Along similar thematic lines, one thing you can say about Batman #36 is that Tom King is a master of craft. In two heroes avoiding each other discussing the engagement that’s got people talking, there are a lot of compliments and lots of “aw shucks” moments and some light punching. “It got weird” would be an understatement but if you love Bruce Wayne and his flying friend, this will likely twirl your cape.

Avengers #674 was at its best when it focused on the Vision and his daughter, Viv. The rest of the team had little to do, from Ms. Marvel borrowing a catchphrase to Nadia Pym getting her scientific trivia ignored.

Archie #26 had a killer callback to a previous issue but kind of just tread water in terms of plot. Heck of a good looking book, though.

No, just … no … These comics? Not so much …

Astonishing X-Men #6 has an ending that’s both tedious and stupid, a partial climax to a story that’s dragged on for months and is getting worse as it proceeds. The coloring is all wishy washy, the action scenes are lackluster, and it does nothing good for one character in particular. Blerg.

Doctor Strange #382 could just as well have been called “a series of unfortunate decisions” as the not-so-good Doctor makes mistake after mistake, fails at being a veterinarian (really) and gets tossed into a van. There’s no struggle against a great evil, no heroism on display, just being messy and people getting annoyed at it. We deserve better, and so does Stephen.

SO, HOW BAD WAS IT?

Limping, bleeding heavily …

WINNERS AND LOSERS

Oy. This week took it on the chin.

THE BUSINESS

Did you grab some of those sweet new free wallpapers for your phone or tablet from the Operative Network? You should, they’re niiiiice!

The writer of this column writes two weekly web superhero comics: Menthu: The Anger of Angels and Project Wildfire: Street Justice — free every week. Can’t beat “free.”

The writer of this column isn’t just a jerk who spews his opinions — he writes stuff too. A lot. Like what? You can get Irrational Numbers: Addition (a supernatural historical fiction saga with vampires), Project Wildfire: Enter Project Torrent (a collected superhero web comic), The Crown: Ascension and Faraway, five bucks a piece, or spend a few more dollars and get New Money #1 from Canon Comics, the rambunctious tale of four multimillionaires running wild in Los Angeles, a story in Watson and Holmes Volume 2 co-plotted by 2 Guns creator Steven Grant, two books from Stranger Comics — Waso: Will To Power and the sequel Waso: Gathering Wind (the tale of a young man who had leadership thrust upon him after a tragedy), or Fathom Sourcebook #1, Soulfire Sourcebook #1, Executive Assistant Iris Sourcebook #1 and Aspen Universe Sourcebook, the official guides to those Aspen Comics franchises. Love these reviews? It’d be great if you picked up a copy. Hate these reviews? Find out what this guy thinks is so freakin’ great. There’s free sample chapters too, and all proceeds to towards the care and maintenance of his kids … oh, and to buy comic books, of course. There’s also a bunch of great stuff — fantasy, superhero stuff, magical realism and more — available from this writer on Amazon. What are you waiting for? Go buy a freakin’ book already!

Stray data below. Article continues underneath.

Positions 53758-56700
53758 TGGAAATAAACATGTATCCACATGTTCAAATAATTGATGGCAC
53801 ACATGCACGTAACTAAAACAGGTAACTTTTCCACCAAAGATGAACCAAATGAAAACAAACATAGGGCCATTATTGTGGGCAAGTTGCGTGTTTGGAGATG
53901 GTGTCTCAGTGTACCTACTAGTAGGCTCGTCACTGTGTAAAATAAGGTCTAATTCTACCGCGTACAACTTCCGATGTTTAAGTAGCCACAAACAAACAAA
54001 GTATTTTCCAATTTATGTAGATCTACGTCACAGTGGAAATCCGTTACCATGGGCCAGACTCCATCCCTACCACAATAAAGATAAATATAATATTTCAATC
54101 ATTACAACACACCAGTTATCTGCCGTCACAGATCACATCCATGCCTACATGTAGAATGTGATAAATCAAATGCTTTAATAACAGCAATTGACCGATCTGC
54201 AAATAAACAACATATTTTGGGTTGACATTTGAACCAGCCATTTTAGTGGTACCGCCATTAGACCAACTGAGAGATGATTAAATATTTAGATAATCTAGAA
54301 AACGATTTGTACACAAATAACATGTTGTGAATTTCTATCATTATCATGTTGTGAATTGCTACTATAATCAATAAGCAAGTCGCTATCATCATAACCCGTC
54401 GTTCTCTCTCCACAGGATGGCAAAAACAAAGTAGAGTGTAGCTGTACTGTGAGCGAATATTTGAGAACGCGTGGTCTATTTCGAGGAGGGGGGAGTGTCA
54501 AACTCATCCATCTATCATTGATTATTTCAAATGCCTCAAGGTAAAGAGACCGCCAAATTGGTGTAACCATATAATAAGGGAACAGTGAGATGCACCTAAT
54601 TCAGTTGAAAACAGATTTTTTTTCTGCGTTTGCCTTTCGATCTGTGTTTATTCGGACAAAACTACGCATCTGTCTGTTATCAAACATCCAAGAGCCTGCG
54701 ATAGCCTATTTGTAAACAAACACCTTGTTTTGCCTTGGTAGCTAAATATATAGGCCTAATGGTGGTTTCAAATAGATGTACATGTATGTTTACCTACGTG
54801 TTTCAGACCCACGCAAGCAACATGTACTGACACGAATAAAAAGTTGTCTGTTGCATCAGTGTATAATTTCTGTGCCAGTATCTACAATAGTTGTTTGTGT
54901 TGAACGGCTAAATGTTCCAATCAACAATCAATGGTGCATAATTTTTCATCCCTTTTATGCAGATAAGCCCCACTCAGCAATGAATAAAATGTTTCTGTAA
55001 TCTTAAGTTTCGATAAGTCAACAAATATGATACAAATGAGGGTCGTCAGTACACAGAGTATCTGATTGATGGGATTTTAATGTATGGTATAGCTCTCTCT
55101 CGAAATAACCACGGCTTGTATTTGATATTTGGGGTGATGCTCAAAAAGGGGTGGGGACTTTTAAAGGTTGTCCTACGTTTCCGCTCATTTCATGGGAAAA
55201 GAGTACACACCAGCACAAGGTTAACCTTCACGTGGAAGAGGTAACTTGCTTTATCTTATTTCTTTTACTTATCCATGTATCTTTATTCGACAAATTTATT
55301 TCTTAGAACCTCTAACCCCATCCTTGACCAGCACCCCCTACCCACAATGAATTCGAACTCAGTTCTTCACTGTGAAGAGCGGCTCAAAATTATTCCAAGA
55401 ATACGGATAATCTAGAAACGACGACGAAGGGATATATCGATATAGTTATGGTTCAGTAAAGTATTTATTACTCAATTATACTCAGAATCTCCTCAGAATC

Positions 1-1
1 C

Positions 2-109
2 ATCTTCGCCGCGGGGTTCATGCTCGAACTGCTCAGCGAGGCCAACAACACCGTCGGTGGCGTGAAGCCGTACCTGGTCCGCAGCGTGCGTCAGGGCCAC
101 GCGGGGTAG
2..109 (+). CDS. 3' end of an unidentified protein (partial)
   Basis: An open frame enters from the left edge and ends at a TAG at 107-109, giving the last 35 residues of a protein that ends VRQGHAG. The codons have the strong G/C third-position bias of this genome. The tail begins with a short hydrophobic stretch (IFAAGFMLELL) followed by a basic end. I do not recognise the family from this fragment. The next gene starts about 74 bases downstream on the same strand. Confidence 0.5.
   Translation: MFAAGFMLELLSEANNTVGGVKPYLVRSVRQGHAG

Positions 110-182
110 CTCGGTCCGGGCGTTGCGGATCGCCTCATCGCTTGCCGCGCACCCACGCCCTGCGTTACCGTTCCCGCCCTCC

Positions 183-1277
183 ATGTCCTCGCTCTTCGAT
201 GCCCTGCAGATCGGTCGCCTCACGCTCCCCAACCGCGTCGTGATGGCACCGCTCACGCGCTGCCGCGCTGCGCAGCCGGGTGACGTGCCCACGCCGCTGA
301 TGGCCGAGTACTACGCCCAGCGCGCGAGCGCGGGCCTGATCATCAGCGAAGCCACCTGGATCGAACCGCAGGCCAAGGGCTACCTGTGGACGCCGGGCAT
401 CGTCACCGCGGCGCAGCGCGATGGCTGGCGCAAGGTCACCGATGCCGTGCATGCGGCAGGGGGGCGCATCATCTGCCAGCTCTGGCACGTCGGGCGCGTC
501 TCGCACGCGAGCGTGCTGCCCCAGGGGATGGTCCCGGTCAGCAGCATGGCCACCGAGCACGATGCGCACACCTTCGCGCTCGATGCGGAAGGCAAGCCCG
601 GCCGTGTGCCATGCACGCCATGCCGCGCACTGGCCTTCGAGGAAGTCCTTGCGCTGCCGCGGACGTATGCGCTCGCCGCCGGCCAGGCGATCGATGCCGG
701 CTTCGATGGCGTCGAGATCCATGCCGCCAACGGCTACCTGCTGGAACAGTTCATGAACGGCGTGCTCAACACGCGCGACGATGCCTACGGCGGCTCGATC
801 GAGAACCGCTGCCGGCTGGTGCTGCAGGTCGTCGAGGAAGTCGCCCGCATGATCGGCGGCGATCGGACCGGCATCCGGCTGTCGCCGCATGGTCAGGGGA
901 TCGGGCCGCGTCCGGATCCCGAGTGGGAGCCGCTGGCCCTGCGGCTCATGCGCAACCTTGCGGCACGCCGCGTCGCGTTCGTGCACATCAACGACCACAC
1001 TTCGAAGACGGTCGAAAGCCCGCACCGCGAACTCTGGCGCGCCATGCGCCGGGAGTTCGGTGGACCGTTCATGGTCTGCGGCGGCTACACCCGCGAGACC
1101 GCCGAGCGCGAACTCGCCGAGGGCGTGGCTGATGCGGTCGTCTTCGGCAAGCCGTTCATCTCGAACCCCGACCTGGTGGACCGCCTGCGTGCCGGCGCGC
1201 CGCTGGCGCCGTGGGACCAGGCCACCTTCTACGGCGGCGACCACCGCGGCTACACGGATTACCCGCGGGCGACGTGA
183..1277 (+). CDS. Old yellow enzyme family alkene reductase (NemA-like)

Got a comic you think should be reviewed in The Buy Pile? If we get a PDF of a fairly normal length comic (i.e. “less than 64 pages”) by no later than 24 hours before the actual issue arrives in stores (and sorry, we can only review comics people can go to stores and buy), we guarantee the work will get reviewed, if remembered. Physical comics? Geddouttahere. Too much drama to store with diminishing resources. If you send it in more than two days before comics come out, the possibility of it being forgotten increases exponentially. Oh, you should use the contact form as the CBR email address hasn’t been regularly checked since George W. Bush was in office. Sorry!